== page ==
Microservices vs a Monolithic Approach
Designing & Building Microservices
The course is part of this learning path
Interested in microservices, and how they can be used for increased agility and scalability?
Microservices is an architectural style and pattern that structures an application as a collection of coherent services. Each service is highly maintainable, testable, loosely coupled, independently deployable, and precisely focused.
This course takes a hands-on look at microservices using Python, Flask, and Docker. You'll learn how Flask can be used to quickly prototype and build microservices, as well as how to use Docker to host and deploy them.
We start by looking at various problems associated with monolithic architectures and how microservices address them. We then move on to designing and building a basic shopping cart system, focusing on each of the microservices that make up the overall system.
If you have any feedback relating to this course, feel free to get in touch with us at email@example.com.
- Obtain a solid understanding of microservices: the benefits, the challenges, and how using microservices differs from a monolithic approach
- Learn how to design and build microservices using Python and Flask
- Learn how to deploy microservices using Docker
This course is intended for anyone who wants to build and deploy microservices using Python, Flask, and Docker.
Python 3.x programming experience is required to get the most out of this course. If you want to follow along with this course, you'll need Python 3.7, an IDE (PyCharm Community Edition - free), and Docker (Docker Desktop).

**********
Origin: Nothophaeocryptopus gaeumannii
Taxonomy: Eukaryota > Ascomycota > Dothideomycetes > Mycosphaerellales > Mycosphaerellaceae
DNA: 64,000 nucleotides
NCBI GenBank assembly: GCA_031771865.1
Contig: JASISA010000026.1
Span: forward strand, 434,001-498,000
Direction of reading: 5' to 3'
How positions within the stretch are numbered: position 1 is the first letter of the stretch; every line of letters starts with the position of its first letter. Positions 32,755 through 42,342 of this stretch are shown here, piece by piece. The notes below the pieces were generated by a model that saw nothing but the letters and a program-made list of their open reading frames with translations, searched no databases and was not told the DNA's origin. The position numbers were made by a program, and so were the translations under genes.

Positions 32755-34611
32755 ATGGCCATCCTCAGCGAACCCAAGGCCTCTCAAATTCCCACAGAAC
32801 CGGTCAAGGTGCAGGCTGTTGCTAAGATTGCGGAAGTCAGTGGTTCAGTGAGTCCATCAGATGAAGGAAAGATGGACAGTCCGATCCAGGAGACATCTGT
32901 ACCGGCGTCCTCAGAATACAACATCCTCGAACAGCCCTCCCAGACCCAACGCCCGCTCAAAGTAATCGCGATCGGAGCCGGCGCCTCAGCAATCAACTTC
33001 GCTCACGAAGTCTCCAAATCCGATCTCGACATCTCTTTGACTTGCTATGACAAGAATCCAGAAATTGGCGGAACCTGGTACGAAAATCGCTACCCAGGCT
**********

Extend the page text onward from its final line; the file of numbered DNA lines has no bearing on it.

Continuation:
The complete source code for the project demonstrated within the course is located here:
The repository contains the following 4 projects:
A monolithic application has a single code base with several multiple application packages and modules. Each module has separate business logic. This type of application has a single build for the entire application and delivered as a single deploy-able.
A huge monolithic code causes complications for developers in understanding code. Scaling of the application becomes challenging as with more copies of monolithic applications there is an increment in memory consumption, bandwidth consumption I/O traffic, and disk volume consumption.
Different application components have different resource requirements. One might be CPU intensive while the other is memory intensive. And due to the monolithic nature, we can’t scale each component individually. Loading large monolithic application code into an IDE leads to frustration as a large monolithic code-base often requires undesirable longer compile time. Also, it adds up to frustration making a single line of code change and waiting for code to recompile. It becomes more difficult to change the underlying technology, the language, and the framework because everything is tightly coupled and depends upon each other.
Dependency Management is also a problem as any change in one module requires the entire application to be recompiled and redeployed. All components in our application talk to one database only. After some time, the database becomes huge and we have to scale the database.
Now one application module might require a different database system with different capacity from other modules. But in monolithic architecture, we are limited to one single database. If a specific feature is not working in a single module, it could take the entire system down.
To handle the issue, the system has to be patched and rebuilt, retested, and redeployed. Take a quick pause here and when we come back, we learn about the characteristics of microservices.
Saqib is a member of the content creation team at Cloud Academy. He has over 15 years of experience in IT as a Programmer, with experience in Linux and AWS admin. He's also had DevOps engineer experience in various startups and in the telecommunications sector. He loves developing Unity3D games and participating in Game Jams.